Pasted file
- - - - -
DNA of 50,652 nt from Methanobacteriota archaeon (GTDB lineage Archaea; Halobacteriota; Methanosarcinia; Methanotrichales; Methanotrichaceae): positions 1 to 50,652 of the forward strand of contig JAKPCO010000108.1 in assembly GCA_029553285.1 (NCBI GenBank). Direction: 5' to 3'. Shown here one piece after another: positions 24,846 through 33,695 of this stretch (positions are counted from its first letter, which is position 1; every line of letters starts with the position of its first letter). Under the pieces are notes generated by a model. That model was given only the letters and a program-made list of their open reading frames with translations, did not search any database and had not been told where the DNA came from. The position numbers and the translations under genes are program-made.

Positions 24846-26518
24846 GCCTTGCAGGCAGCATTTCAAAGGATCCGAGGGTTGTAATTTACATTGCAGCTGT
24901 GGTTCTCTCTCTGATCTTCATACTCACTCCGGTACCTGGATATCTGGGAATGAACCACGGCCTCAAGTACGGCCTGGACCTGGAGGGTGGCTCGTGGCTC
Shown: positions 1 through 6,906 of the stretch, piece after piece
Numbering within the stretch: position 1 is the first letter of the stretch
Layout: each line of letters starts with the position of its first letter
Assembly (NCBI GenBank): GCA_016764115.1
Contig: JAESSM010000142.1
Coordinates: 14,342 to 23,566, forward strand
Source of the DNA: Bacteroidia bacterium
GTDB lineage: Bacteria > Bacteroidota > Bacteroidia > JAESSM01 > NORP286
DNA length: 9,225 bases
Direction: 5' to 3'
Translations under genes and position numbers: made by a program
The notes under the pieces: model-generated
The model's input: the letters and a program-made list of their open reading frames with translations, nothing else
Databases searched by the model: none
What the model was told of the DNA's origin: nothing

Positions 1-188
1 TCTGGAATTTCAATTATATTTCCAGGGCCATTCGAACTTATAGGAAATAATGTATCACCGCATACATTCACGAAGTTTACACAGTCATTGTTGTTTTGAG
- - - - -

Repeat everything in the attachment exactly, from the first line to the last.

DNA of 50,652 nt from Methanobacteriota archaeon (GTDB lineage Archaea; Halobacteriota; Methanosarcinia; Methanotrichales; Methanotrichaceae): positions 1 to 50,652 of the forward strand of contig JAKPCO010000108.1 in assembly GCA_029553285.1 (NCBI GenBank). Direction: 5' to 3'. Shown here one piece after another: positions 24,846 through 33,695 of this stretch (positions are counted from its first letter, which is position 1; every line of letters starts with the position of its first letter). Under the pieces are notes generated by a model. That model was given only the letters and a program-made list of their open reading frames with translations, did not search any database and had not been told where the DNA came from. The position numbers and the translations under genes are program-made.

Positions 24846-26518
24846 GCCTTGCAGGCAGCATTTCAAAGGATCCGAGGGTTGTAATTTACATTGCAGCTGT
24901 GGTTCTCTCTCTGATCTTCATACTCACTCCGGTACCTGGATATCTGGGAATGAACCACGGCCTCAAGTACGGCCTGGACCTGGAGGGTGGCTCGTGGCTC
Shown: positions 1 through 6,906 of the stretch, piece after piece
Numbering within the stretch: position 1 is the first letter of the stretch
Layout: each line of letters starts with the position of its first letter
Assembly (NCBI GenBank): GCA_016764115.1
Contig: JAESSM010000142.1
Coordinates: 14,342 to 23,566, forward strand
Source of the DNA: Bacteroidia bacterium
GTDB lineage: Bacteria > Bacteroidota > Bacteroidia > JAESSM01 > NORP286
DNA length: 9,225 bases
Direction: 5' to 3'
Translations under genes and position numbers: made by a program
The notes under the pieces: model-generated
The model's input: the letters and a program-made list of their open reading frames with translations, nothing else
Databases searched by the model: none
What the model was told of the DNA's origin: nothing

Positions 1-188
1 TCTGGAATTTCAATTATATTTCCAGGGCCATTCGAACTTATAGGAAATAATGTATCACCGCATACATTCACGAAGTTTACACAGTCATTGTTGTTTTGAG